Fintech startups started out with a mandate to upend the established order of the finance world, dominated by large institutions and traditional practices, and bring new solutions to old problems. Over time, this evolved into opportunities for synergy and collaborations.
Where incumbent financial institutions were either indifferent or hostile to fintech firms’ efforts, in recent years they started welcoming the wave of fresh ideas into the industry. In some sectors, like online payments and international money transfers, fintech startups have been everything from outright competitors to valuable partners.
Now, capital markets are experiencing their own fintech moment. Startups that are redefining investment, data analysis, research, and more, are catching the eye of age-old, heavily regulated institutions like exchanges and investment banks.
A report by EY outlines that financial institutions which are part of the capital markets infrastructure (CMI) are looking to fintech to help them stand against an increasingly challenging environment.
“Faced with stubbornly high structural costs, heavy capital charges and stagnant revenues, investment banks’ returns on equity (ROE) continue to disappoint. While steps are being taken to transform culture and rebuild trust, progress in these areas takes time,” the report says.
According to the report, rising global trends favour collaboration between traditional players and fintechs. These trends are: a) the increase of entrepreneurial activity worldwide, b) the rise of truly global economies enabled by favourable demographics and growth rates in emerging markets, and c) the convergence of technologies like cloud, big data, mobile, and social.
Cooperation Instead of Competition
As in other areas, fintech startups in the CMI space create value by filling gaps in the value chain or addressing inefficiencies in the market. Incumbents benefit from fintechs’ fresh thinking and fast pace, offering their superior resources and domain expertise in return.
A study run by the World Federation of Exchanges (WFE) and McKinsey found that most incumbents in CMI think of fintechs as potential partners with whom to unlock new revenues or enhance productivity. Only a very small percentage thought of fintechs as direct competitors.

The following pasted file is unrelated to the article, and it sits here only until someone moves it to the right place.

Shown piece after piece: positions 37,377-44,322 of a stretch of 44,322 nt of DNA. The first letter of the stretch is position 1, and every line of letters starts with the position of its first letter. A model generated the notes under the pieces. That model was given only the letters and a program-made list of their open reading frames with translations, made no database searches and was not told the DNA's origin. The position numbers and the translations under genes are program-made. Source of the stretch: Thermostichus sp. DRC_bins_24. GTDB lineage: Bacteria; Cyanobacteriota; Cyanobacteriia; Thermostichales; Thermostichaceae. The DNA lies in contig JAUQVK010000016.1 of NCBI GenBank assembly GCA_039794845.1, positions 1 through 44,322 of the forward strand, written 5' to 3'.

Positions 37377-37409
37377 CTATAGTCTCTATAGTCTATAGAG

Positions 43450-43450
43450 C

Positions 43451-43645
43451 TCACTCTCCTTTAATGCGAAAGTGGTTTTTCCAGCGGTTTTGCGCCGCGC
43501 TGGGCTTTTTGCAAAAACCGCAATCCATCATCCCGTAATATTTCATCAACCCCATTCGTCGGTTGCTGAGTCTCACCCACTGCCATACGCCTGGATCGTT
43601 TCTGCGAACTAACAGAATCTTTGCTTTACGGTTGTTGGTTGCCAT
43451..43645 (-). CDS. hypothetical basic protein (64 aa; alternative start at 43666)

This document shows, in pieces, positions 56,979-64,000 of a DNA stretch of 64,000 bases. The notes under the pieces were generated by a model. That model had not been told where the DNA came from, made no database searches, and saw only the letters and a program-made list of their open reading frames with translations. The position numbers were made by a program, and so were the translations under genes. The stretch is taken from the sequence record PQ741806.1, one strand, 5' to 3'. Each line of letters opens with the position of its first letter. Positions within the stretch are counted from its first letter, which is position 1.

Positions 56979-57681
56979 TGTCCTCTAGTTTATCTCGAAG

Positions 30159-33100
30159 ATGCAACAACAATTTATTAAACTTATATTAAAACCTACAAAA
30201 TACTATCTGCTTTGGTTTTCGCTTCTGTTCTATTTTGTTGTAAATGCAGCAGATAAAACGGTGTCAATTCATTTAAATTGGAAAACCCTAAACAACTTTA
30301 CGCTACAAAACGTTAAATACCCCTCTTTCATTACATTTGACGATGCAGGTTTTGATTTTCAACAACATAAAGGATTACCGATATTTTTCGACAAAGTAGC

This cooperation can take different shapes, depending on how closely incumbents want to work with fintechs. The WFE survey showed that most participants prefer to collaborate with such firms, while fewer of them engage in joint ventures and in minority or majority investments.
Just last month, Smartkarma received a strategic investment from the Singapore Exchange (SGX). This will allow the Exchange’s listed and upcoming companies access to Smartkarma’s network of Insight Providers and institutional investors, through Smartkarma’s Corporate Solutions range of services.
For SGX, this minority investment is a strategic move that springs from upheaval in the global investment research market. After MiFID II in Europe, the need for more transparency on research costs and for more independent research, especially on small- and mid-cap companies, has become more pressing worldwide.
The move rides on “a growing trend towards self-directed and independent research, creating growth opportunities for Smartkarma’s platform that facilitates the use of alternative data and wisdom sourcing in investment research,” according to SGX’s official statement.
Earlier this year, Deutsche Börse announced a partnership with Swiss and Singapore-based startup Sygnum, as well as IT firm Swisscom, to develop a digital asset infrastructure. The result of their collaboration is expected to be a marketplace for the issuance, custody, access to liquidity, and banking services of digital assets using distributed ledger technology (DLT).
“Continuing our investments in new technologies and driving the development around DLT forward is a key focus of Deutsche Börse Group,” says Jens Hachmeister, Managing Director, DLT, Crypto Assets and New Market Structure at Deutsche Börse.
While it’s nowhere near a startup, the London Stock Exchange’s move to acquire Refinitiv for US$27 billion also highlights global exchanges’ need to tap into tech-powered intelligence and solutions.
Future of Finance
Such trends will continue as global developments put up ever-increasing challenges in front of capital markets. From trade war-born uncertainty to a potential recession to new players arising in the world economy, the needs of incumbents are several.
Through these collaborations, they can reduce costs, get unprecedented insights with the use of data and artificial intelligence, predict coming trends and customer needs, and automate processes that previously consumed time and resources.
According to the McKinsey report, fintech in CMI may not be as far along as other sectors and the benefits may not seem as tangible just yet. But increased investment in the sector means that early movers will reap the rewards.
“Those incumbents that do not recognise its impact on their business, and fail to take a proactive stance, face a future that will be shaped by their peers and competitors. For investment in fintech, time is of the essence,” the report concludes.
Find out more about how your company can be part of the fintech reinvention of capital markets. Sign up for a FREE account on Smartkarma’s Corporate Solutions, a brand-new range of services for C-Suite and Investor Relations personnel of listed companies that’s been designed to help IR professionals establish and maintain valuable connections to the investment and analyst communities.
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